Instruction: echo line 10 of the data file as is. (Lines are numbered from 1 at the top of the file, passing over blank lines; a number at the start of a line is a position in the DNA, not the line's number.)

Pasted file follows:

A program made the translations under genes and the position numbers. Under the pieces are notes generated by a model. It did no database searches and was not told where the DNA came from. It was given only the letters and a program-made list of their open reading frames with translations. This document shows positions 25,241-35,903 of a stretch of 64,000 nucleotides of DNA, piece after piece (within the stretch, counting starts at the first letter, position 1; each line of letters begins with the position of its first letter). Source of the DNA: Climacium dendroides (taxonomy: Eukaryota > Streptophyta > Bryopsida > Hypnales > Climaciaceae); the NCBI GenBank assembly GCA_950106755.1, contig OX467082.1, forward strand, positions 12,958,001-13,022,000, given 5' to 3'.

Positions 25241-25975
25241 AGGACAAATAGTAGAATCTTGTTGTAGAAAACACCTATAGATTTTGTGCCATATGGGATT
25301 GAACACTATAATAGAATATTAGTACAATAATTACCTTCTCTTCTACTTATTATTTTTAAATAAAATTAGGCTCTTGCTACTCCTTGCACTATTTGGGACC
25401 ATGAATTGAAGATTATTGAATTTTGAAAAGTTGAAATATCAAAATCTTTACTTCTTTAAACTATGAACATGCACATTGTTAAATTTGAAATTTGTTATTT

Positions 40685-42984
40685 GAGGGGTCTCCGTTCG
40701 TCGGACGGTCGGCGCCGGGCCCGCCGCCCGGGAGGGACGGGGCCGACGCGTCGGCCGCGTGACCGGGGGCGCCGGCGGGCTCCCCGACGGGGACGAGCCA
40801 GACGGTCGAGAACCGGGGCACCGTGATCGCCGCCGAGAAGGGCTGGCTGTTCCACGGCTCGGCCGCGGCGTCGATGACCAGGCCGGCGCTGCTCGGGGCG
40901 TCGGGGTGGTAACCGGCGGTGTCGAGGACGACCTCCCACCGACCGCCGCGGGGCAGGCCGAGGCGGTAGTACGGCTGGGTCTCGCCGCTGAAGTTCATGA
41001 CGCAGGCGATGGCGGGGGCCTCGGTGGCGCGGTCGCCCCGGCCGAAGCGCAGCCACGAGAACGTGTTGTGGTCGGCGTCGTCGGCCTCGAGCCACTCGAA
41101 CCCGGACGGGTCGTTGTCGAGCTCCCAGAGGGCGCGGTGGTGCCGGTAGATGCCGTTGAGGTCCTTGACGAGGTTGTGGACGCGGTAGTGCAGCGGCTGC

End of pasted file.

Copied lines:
40901 TCGGGGTGGTAACCGGCGGTGTCGAGGACGACCTCCCACCGACCGCCGCGGGGCAGGCCGAGGCGGTAGTACGGCTGGGTCTCGCCGCTGAAGTTCATGA